The UN Security Council has unanimously adopted a resolution calling for a ceasefire and political settlement in Syria. The resolution envisions the formation of a unity government and calls for an immediate halt to any attacks on civilian targets.
The resolution demands that all parties to the Syrian conflict “immediately cease any attacks against civilians.” A mechanism to monitor, verify, and report on the truce is to be worked out within a month.
The only groups excluded from the ceasefire are Islamic State (IS, formerly ISIS/ISIL) and Al-Nusra Front, Al-Qaeda’s branch in Syria.
The resolution also asks the UN to convene formal talks on a transitional government. The talks between the regime and opposition are targeted for early January.
The resolution expressed support for a Syrian-led political process that would set up “inclusive and non-sectarian governance” within six months and schedule a process for drafting a new constitution, with the aim of holding fair elections in 18 months.
After the resolution passed, US Secretary of State John Kerry, who chaired the UNSC meeting, said that it was the time “to put an end to indiscriminate bombing, torture and the bloodshed” in Syria, adding that significant progress had been made “that gives us grounds for encouragement.”
Russian Foreign Minister Sergey Lavrov noted that the Vienna format is the only way to bring all foreign players to the table and ensure a fair settlement in Syria through talks.
“Today’s unanimous vote in the [UN Security] Council should pave the way for the formation of a broad front against terrorism on the basis of the UN Charter, with the support of all on Earth who are opposed to terrorism, including the army of Syria, the Kurdish militia, and the armed forces of the Syrian patriotic opposition,” Lavrov said. “The air force of the Russian Federation, at the request of the legitimate government of the Syrian Arab Republic, is contributing to the completion of this task.”
“Only Syrian-led inclusive dialogue can put an end to untold suffering in Syria,” Lavrov said, stressing that Syria should remain a secular, unified, and multi-ethnic country.
“Only the Syrian people are to decide on their future, including the fate of President Assad – this is an answer, included into the resolution, to attempts to enforce outside will on the Syrians,” Lavrov said.
“The fight against terrorism must be consistent and not opportunistic in nature, whether it be in Syria or anywhere else. Attempts to separate terrorists into good and bad are unacceptable,” he added.
According to Lavrov, “the resolution stresses the need to provide humanitarian assistance to the Syrian people… It must be provided in strict accordance with the guidelines of the United Nations, enshrined in General Assembly resolutions and the decisions of the Security Council, including the principle of the consent of the host government.”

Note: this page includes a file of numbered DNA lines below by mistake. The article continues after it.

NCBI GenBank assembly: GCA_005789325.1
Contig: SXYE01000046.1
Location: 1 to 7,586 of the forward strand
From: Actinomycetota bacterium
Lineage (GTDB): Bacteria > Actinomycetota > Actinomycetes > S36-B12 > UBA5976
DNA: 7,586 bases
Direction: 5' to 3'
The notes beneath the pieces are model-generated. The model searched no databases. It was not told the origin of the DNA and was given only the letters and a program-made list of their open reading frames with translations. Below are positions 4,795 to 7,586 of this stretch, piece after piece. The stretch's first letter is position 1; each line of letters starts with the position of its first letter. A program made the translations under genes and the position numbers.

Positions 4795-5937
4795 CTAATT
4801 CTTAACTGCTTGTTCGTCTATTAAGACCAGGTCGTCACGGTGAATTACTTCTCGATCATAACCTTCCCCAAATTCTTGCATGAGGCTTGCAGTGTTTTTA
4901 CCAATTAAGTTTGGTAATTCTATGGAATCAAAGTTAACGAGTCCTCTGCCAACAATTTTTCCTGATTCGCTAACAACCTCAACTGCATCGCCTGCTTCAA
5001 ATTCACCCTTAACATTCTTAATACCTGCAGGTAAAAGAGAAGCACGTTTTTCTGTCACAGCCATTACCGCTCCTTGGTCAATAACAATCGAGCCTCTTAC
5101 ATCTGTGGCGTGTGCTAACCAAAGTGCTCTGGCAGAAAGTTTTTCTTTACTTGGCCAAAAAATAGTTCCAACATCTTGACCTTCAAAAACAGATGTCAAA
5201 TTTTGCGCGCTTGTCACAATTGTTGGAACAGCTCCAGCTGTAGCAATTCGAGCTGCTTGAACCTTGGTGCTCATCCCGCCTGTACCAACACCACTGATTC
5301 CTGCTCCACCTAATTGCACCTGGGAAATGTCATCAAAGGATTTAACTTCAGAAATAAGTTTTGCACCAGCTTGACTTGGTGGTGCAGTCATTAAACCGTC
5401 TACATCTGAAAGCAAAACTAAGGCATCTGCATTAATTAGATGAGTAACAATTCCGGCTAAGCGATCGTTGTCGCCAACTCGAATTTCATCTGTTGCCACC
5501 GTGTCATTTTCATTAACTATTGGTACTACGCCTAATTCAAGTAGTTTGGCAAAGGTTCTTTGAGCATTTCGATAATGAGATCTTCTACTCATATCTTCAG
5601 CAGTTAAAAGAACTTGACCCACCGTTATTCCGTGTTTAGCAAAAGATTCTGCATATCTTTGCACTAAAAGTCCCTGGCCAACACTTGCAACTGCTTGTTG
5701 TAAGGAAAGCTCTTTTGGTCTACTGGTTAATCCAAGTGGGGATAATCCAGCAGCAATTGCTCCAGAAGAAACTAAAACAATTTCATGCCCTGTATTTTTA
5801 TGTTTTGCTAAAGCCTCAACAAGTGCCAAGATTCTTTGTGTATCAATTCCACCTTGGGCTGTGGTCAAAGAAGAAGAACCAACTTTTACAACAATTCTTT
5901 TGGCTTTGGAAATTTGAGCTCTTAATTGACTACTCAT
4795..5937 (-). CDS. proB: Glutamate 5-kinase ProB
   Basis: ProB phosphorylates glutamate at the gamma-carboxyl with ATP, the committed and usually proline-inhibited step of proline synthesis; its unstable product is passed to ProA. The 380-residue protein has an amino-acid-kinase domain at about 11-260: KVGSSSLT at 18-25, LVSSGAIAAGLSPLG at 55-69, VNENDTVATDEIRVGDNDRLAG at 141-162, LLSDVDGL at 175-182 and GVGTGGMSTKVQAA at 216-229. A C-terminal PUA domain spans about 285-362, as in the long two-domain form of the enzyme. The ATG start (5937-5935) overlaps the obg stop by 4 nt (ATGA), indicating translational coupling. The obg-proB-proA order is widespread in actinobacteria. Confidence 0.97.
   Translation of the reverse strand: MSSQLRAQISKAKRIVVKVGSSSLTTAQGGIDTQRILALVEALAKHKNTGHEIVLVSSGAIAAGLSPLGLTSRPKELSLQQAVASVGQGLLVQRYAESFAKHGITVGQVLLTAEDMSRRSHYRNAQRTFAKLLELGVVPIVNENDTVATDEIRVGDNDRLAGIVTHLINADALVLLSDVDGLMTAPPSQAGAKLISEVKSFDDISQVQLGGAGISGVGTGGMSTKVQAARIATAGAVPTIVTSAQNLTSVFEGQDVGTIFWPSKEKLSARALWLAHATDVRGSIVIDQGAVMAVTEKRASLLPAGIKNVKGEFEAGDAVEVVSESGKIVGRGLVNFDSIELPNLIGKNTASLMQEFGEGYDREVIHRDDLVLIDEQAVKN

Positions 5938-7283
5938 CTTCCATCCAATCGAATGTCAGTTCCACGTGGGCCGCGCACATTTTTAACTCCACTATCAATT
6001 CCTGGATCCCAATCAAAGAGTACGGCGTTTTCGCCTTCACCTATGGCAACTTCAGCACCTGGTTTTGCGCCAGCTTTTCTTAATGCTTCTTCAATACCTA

Foreign ministers from 18 countries as well as the UN and Arab League representatives gathered in New York Friday to push the Syria roadmap. The group has already met twice in Vienna in the last six weeks and drafted a road map for the Syrian conflict reconciliation.
Apart from the UN and the Arab League, the group includes Russia, the US, the EU, the UK, Germany, France, China, Egypt, Jordan, Iran, Iraq, Italy, Qatar, Lebanon, the United Arab Emirates, Saudi Arabia and Turkey.
During the conference preceding the UN Security Council meeting, new calls for Bashar Assad to step down were voiced, arguing that the Syrian President’s exit would facilitate the battle with terrorism, Lavrov said.
“We confirmed our position that – as the UNSC has repeatedly stressed – there can be no pre-conditions to fight terrorism,” Lavrov said, adding that such calls did not make it into the draft. He once again said it is up to the Syrian people to determine the future of their country and its current leader.
The conflict in Syria has lasted for more than four years with more than 300,000 killed.
Another goal of the talks was to work out a mechanism for establishing which rebel groups in Syria will be eligible to take part in the peace process. For this purpose, Jordan, which was tasked with listing terrorist organizations in Syria, presented a document that includes 160 extremist groups, RIA Novosti reported, citing sources in the Russian Foreign Ministry.
“The list reflects positions of different sides,” Jordanian Foreign Minister Nasser Judah, who presented the document during the ISSG talks in New York, also said, according to TASS.
Only IS and Al-Nusra Front terror groups were exempt from the truce.
Earlier on Thursday, the UN Security Council unanimously passed a resolution submitted jointly by Russia and the US which allows punishing individuals or companies involved in trade with Islamic State or other terror groups.
On Tuesday, US Secretary of State John Kerry held talks with his Russian counterpart Sergey Lavrov as well as with the Russian President Vladimir Putin in Moscow.
Russia and the US managed to reach an agreement on some “critical” issues concerning Syria in particular. Kerry said that the positions of the US and Russia on Syria are “fundamentally very similar” and expressed readiness to further cooperation.